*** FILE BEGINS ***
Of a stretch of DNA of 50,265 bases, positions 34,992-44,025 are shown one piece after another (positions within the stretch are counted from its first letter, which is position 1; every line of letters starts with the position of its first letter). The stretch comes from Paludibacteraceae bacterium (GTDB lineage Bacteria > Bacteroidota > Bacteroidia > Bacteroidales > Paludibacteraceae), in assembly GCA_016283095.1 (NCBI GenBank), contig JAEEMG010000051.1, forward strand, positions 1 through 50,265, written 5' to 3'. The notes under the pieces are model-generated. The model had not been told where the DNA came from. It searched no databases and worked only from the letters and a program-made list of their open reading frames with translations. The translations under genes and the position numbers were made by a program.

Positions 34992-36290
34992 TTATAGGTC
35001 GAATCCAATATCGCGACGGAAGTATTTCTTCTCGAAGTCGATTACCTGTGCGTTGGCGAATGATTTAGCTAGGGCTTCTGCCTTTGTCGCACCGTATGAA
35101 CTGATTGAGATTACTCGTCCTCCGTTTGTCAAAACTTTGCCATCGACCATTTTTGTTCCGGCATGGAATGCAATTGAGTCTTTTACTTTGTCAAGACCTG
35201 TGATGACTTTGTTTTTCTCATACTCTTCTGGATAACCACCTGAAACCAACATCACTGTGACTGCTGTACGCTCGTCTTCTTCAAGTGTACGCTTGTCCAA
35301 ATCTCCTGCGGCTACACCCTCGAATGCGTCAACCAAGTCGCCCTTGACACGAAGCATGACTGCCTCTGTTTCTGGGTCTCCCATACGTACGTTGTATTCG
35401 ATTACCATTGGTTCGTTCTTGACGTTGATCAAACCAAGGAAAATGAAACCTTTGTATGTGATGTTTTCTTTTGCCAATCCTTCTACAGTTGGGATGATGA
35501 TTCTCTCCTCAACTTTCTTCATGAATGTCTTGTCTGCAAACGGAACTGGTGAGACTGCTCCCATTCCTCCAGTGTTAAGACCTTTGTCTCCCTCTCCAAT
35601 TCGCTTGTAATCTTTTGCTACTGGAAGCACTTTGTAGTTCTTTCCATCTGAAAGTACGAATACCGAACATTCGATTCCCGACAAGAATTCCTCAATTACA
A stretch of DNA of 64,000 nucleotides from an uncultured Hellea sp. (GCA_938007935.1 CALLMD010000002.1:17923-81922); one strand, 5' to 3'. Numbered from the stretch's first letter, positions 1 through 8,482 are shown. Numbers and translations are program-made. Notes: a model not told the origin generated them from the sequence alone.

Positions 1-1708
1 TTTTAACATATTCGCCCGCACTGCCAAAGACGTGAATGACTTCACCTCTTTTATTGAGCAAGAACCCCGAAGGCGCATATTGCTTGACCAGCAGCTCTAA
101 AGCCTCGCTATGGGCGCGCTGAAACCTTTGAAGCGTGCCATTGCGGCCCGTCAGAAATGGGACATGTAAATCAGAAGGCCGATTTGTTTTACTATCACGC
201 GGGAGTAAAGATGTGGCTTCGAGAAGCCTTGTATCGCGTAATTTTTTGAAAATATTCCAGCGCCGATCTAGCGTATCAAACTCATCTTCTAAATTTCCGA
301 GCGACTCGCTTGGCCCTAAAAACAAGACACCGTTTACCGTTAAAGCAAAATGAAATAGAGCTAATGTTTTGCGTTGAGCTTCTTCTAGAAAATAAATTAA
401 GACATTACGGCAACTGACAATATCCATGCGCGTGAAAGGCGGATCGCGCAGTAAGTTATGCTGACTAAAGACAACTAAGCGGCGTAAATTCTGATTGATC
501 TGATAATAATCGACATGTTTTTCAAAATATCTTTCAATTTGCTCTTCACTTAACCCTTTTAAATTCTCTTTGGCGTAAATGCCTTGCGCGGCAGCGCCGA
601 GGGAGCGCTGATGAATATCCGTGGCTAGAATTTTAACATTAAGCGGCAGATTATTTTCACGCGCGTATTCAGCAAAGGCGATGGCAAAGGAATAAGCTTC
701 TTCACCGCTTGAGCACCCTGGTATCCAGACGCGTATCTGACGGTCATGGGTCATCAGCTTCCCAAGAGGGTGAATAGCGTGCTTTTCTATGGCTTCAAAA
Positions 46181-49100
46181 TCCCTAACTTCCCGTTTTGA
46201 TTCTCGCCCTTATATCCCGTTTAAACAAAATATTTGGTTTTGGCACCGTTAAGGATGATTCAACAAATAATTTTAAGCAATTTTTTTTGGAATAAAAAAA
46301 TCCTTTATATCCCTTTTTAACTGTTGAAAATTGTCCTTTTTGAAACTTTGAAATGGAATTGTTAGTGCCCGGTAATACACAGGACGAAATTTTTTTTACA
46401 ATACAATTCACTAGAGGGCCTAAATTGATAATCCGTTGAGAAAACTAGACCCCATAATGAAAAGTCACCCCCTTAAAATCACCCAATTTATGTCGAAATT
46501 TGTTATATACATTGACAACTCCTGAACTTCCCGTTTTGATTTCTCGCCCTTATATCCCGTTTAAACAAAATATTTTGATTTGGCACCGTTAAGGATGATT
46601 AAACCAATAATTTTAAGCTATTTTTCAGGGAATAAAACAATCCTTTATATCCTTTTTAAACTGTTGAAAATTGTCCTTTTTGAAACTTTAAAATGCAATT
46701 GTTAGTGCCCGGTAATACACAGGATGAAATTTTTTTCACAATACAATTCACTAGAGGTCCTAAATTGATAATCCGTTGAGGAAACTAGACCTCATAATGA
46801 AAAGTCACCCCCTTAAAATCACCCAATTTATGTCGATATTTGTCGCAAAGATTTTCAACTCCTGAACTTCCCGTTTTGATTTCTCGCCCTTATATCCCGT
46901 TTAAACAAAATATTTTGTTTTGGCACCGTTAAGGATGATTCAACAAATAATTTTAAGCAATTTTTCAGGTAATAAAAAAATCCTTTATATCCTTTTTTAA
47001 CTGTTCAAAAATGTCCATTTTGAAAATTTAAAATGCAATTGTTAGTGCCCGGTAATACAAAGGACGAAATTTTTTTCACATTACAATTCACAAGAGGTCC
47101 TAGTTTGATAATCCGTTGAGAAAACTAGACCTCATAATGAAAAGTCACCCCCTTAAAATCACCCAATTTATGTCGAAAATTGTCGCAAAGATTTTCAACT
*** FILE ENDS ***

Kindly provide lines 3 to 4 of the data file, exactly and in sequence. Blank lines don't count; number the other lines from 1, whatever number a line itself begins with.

34992 TTATAGGTC
35001 GAATCCAATATCGCGACGGAAGTATTTCTTCTCGAAGTCGATTACCTGTGCGTTGGCGAATGATTTAGCTAGGGCTTCTGCCTTTGTCGCACCGTATGAA